Appliances & Electronics
Replace Your Appliances
Even though energy efficient appliances and electronics can be pricey, they are well worth the investment. They use as much as half the energy it requires to run a standard model, which makes them less expensive in the long run, and better for the environment, as they lessen the amount of greenhouse gases emitted.
Save Energy with Your Water Heater
For every 10 degrees you reduce your hot water heater’s temperature, CO2 emissions are reduced by about 3-5%, or 733 pounds annually. Setting the thermostat at about 120 degrees, or between low and medium, is a reasonable temperature.
Source: U.S. Department of Energy
Ghosts & Phantoms in Electronics
True or False? When an appliance is off, it does not use energy.
False. This is a myth. Many devices actually consume energy even when off. Televisions, chargers, clocks, and other devices may have “vampire” or “phantom” loads, requiring standby power even when the device is “off.”
Though the standby power for many individual devices can be small, it adds up to about 5% of electricity usage. Plugging devices into power strips, and actually turning them off, will reduce your energy consumption. Some power strips are enabled with occupancy sensors, so they turn off when there’s no activity in the area.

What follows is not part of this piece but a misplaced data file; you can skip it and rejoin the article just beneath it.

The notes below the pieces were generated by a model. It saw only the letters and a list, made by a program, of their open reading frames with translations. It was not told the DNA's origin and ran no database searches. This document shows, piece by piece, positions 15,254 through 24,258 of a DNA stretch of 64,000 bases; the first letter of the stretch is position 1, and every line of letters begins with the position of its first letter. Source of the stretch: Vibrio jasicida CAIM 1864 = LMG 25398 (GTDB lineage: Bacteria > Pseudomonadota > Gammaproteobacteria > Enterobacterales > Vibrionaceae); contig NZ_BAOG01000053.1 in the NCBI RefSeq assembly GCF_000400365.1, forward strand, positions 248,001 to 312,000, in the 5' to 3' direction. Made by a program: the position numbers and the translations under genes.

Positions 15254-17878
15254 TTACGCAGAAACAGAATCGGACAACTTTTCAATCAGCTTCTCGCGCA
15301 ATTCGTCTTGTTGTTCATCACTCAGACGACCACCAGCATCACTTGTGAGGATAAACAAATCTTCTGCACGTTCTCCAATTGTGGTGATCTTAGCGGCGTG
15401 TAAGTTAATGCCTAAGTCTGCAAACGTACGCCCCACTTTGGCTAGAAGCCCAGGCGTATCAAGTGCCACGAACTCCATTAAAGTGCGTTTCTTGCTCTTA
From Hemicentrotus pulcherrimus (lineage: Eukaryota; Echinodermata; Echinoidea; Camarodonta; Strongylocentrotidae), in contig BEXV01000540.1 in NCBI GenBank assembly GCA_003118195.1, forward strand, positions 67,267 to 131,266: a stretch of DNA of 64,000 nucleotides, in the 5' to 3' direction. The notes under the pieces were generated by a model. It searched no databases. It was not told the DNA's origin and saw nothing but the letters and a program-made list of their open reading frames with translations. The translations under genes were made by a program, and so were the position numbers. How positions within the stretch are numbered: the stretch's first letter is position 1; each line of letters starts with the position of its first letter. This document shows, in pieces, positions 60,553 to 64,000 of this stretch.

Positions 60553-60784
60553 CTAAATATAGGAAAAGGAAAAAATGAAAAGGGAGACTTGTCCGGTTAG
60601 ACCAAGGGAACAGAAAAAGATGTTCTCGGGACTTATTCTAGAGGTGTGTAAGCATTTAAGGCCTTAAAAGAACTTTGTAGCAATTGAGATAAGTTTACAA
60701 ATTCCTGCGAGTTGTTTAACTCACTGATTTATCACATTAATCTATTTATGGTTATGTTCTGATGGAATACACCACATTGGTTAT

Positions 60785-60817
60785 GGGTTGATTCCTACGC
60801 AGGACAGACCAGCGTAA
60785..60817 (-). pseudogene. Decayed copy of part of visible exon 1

Source: Smart Energy Design Assistance Center
Computers & Florescent Lights
True or False: Computers and florescent lights should remain on to save energy?
False! The small spike in initial energy consumption is greatly outweighed by the energy required to operate either of them for even a short amount of time.
Though there is a surge of energy use when a fluorescent lamp is first turned on, it only lasts for about 1/10 of a second and is equivalent to about 5 seconds of normal operation. The amount of energy consumed by leaving a light on is far greater than the initial spike in energy consumption required to power a fluorescent lamp.
To save energy, turn your lights off if you’ll be out of the room. Installing occupancy sensors can automatically turn off the lights in a room that has been unoccupied for a specified amount of time. For computers, take advantage of power management options, like hibernate or stand-by.
Source: Steve Selkowitz, Lawrence Berkeley National Labs, Smart Energy Design Assistance Center